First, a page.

Avoid extreme temperatures

40% of heat-related fatalities in the US are in the over 65 age group. Often, age means that you are less able to regulate heat or that you are not as able to pick up on body temperature changes and will get dehydrated easier. Sometimes dehydration can be as a result of medications too. Whether you exercise inside or outdoors, being aware of temperature control is important.

Low intensity rising

You don’t need to be involved with high intensity training as a senior to feel the results of many health promoting benefits. If you start at too high an intensity then you risk straining or spraining muscles and causing damage to tendons and ligaments. Build up slowly and steadily and always go with what feels comfortable.

Low impact

Many exercise and fitness classes are tough on joints and as you age these can be real weak points. What they need is support and not a real slamming. Arthritis pain can be relieved by low impact exercises too and this lighter style of working out minimizes the risk of injuries.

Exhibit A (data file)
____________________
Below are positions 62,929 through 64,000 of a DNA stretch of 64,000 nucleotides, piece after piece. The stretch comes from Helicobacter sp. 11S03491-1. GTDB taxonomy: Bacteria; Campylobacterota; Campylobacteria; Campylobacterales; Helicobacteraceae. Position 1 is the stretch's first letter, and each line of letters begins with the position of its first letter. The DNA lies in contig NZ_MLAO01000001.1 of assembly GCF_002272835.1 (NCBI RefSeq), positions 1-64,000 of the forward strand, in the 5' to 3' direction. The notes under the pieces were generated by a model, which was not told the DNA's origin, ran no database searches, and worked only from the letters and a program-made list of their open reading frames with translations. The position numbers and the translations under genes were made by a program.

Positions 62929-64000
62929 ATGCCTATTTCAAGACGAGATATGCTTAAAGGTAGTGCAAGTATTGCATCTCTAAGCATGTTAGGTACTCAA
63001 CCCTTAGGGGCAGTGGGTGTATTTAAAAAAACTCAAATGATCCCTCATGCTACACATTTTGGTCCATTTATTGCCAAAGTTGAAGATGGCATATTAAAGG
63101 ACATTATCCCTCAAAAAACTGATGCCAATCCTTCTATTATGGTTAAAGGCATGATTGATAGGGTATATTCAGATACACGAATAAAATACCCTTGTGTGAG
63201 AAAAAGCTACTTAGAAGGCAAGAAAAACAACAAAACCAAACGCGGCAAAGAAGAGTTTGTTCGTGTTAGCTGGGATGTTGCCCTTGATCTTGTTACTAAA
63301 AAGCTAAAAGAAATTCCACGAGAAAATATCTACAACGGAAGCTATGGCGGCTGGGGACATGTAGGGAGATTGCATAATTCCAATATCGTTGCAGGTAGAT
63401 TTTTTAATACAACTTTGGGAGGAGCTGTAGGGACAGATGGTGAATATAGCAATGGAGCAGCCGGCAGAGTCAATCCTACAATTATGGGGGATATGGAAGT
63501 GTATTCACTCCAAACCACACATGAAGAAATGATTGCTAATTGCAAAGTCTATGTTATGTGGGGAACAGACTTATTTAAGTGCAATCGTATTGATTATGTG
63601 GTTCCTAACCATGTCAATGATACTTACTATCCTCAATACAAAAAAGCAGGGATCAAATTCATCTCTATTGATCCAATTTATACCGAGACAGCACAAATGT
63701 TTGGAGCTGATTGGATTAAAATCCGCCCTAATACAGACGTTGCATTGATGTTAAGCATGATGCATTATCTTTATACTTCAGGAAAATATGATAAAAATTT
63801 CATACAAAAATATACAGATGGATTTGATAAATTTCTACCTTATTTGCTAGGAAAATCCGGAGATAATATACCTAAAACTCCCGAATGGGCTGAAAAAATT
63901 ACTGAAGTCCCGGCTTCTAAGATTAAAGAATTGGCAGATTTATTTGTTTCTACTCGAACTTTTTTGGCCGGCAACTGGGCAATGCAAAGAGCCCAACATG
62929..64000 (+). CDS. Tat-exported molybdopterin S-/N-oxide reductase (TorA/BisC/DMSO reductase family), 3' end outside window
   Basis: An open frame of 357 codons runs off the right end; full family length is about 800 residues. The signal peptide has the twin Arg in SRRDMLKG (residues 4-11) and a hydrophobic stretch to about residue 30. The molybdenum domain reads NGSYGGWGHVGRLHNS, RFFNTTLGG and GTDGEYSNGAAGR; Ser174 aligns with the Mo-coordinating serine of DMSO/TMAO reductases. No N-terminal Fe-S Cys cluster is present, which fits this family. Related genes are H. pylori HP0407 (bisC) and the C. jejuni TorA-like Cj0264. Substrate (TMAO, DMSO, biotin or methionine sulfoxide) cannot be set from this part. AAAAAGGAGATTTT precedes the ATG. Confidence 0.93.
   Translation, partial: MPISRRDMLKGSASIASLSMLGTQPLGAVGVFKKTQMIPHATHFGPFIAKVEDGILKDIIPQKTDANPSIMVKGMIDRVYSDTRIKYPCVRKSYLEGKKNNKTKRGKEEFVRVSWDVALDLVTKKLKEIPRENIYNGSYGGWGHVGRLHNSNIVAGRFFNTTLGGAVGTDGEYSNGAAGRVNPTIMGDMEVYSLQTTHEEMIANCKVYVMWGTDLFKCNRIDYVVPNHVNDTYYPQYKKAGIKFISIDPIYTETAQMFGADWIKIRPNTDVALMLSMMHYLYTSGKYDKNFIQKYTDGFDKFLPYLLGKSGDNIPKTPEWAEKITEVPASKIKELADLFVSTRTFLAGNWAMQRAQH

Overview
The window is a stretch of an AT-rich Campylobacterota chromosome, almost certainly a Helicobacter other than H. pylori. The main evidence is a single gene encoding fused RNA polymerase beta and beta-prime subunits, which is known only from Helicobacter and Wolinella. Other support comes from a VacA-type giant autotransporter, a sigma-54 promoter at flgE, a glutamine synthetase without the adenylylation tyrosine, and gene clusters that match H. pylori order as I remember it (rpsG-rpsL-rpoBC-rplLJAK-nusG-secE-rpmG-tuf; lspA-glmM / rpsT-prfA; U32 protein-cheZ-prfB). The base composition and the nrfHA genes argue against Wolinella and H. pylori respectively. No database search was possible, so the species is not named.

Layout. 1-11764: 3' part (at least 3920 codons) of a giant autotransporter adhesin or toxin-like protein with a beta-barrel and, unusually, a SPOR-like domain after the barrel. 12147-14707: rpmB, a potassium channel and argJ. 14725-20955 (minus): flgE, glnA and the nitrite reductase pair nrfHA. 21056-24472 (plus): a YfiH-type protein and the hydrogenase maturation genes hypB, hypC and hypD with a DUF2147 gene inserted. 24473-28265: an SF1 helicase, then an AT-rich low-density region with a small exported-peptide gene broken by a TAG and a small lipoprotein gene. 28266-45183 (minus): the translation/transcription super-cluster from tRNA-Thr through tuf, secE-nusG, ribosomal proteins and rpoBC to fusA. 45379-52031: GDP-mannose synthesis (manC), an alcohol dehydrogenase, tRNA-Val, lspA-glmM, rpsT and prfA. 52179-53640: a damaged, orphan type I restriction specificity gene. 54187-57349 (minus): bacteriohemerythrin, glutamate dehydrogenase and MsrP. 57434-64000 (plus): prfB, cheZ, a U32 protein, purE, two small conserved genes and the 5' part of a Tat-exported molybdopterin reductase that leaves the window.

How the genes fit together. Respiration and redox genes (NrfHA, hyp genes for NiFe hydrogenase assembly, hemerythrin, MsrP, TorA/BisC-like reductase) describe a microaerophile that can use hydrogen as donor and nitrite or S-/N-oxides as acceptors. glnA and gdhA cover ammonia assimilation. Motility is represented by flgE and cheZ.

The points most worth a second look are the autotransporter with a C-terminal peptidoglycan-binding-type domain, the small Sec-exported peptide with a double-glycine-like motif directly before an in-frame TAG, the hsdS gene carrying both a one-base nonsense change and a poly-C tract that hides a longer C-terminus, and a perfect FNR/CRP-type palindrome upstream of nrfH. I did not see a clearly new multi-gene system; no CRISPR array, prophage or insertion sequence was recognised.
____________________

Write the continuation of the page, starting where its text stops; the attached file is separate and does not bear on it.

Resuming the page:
Be aware of your environment

When you try something new or change where you exercise you need to really take in what is around you. Then you can enter the zone let go and enjoy yourself without putting yourself at risk. Are there lots of people coming and going? What about equipment and machines? Are you affected by the climate? What about busy roads or remote trails? Be alert and do a quick risk assessment in your mind before making any necessary provisions for your safety.

Stop if you feel ill or in pain

You don’t need to be a fitness expert to know that if you start to feel ‘off’ when you’re working out then you need to stop. If you’re concerned about how you feel then you might want to get yourself checked out by a medical professional. Listening to your body is not just about feeling connected but a safety monitor to flag up any potential health issues.

Focus on functional training

As you get older you want to be able to carry on doing all the things you’ve always done, right? Unless you’re another Diana Nyad, the chances are your ambition is not necessarily to break a record but to keep your health robust and be able to do everyday things. To sustain or improve flexibility, range of motion and strength adopt functional training that is geared toward maintaining this quality of life.

If you are looking to improve your quality of life, contact us today to see how we can help.